|Developer(s)||Joe Taylor, K1JT|
|Written in||Python (GUI), Fortran, C |
|Available in||English, Italian, Spanish, French, German, Japanese, Polish, Portuguese, Russian|
|Type||Amateur radio and DSP|
WSPR (pronounced "whisper") stands for "Weak Signal Propagation Reporter". It is a protocol, implemented in a computer program, used for weak-signal radio communication between amateur radio operators. The protocol was designed, and a program written initially, by Joe Taylor, K1JT. Software is now open source and is developed by a small team. The program is designed for sending and receiving low-power transmissions to test propagation paths on the MF and HF bands.
WSPR implements a protocol designed for probing potential propagation paths with low-power transmissions. Transmissions carry a station's callsign, Maidenhead grid locator, and transmitter power in dBm. The program can decode signals with S/N as low as −28 dB in a 2500 Hz bandwidth. Stations with internet access can automatically upload their reception reports to a central database called WSPRnet, which includes a mapping facility.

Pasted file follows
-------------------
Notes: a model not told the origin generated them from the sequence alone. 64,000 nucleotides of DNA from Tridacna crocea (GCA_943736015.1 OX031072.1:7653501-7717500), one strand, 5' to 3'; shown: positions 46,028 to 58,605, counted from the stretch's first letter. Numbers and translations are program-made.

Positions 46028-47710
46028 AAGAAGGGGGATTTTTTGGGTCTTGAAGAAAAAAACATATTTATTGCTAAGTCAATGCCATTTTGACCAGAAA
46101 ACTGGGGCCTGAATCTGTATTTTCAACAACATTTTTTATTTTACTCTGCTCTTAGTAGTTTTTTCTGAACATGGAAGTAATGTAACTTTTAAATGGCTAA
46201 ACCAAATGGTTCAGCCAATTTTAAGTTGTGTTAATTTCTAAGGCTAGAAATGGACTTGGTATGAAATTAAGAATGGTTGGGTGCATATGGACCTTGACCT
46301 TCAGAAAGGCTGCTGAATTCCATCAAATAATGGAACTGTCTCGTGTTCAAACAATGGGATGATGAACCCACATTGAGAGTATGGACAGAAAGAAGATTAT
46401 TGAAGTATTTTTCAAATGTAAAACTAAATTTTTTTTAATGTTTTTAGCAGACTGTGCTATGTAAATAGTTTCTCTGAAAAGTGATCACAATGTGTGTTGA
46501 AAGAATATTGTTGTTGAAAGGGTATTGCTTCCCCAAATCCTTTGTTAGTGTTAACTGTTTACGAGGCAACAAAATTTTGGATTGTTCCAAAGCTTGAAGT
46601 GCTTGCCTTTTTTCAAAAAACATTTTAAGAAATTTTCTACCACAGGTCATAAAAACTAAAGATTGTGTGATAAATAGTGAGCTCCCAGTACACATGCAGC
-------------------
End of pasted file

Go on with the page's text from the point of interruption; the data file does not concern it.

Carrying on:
The type of radio emission is "F1D", frequency-shift keying. A message contains a station's callsign, Maidenhead grid locator, and transmitter power in dBm. The WSPR protocol compresses the information in the message into 50 bits (binary digits). These are encoded using a convolutional code with constraint length K = 32 and a rate of r = . The long constraint length makes undetected decoding errors less probable at the cost, that the highly efficient Viterbi algorithm must be replaced by a simple sequential algorithm for the decoding process.
The standard message is <callsign> + <4 digit locator> + <dBm transmit power>; for example "K1ABC FN20 37" is a signal from station K1ABC in Maidenhead grid cell "FN20", sending 103.7milliwatts, or about 5.0 Watts (legal limit for 630 m). Messages with a compound callsign and/or 6 digit locator use a two-transmission sequence. The first transmission carries compound callsign and power level, or standard callsign, 4 digit locator, and power level; the second transmission carries a hashed callsign, 6 digit locator, and power level. Add-on prefixes can be up to three alphanumeric characters; add-on suffixes can be a single letter or one or two digits.
Other applications include antenna testing, frequency stability and frequency accuracy checking.
Usually a WSPR station contains a computer and a transceiver, but it is also possible to build very simple beacon transmitters with little effort.
Note - an accurate clock is essential both for transmission, and decoding of received signals (native Windows timing is usually inadequate).
WSPR was originally released in 2008.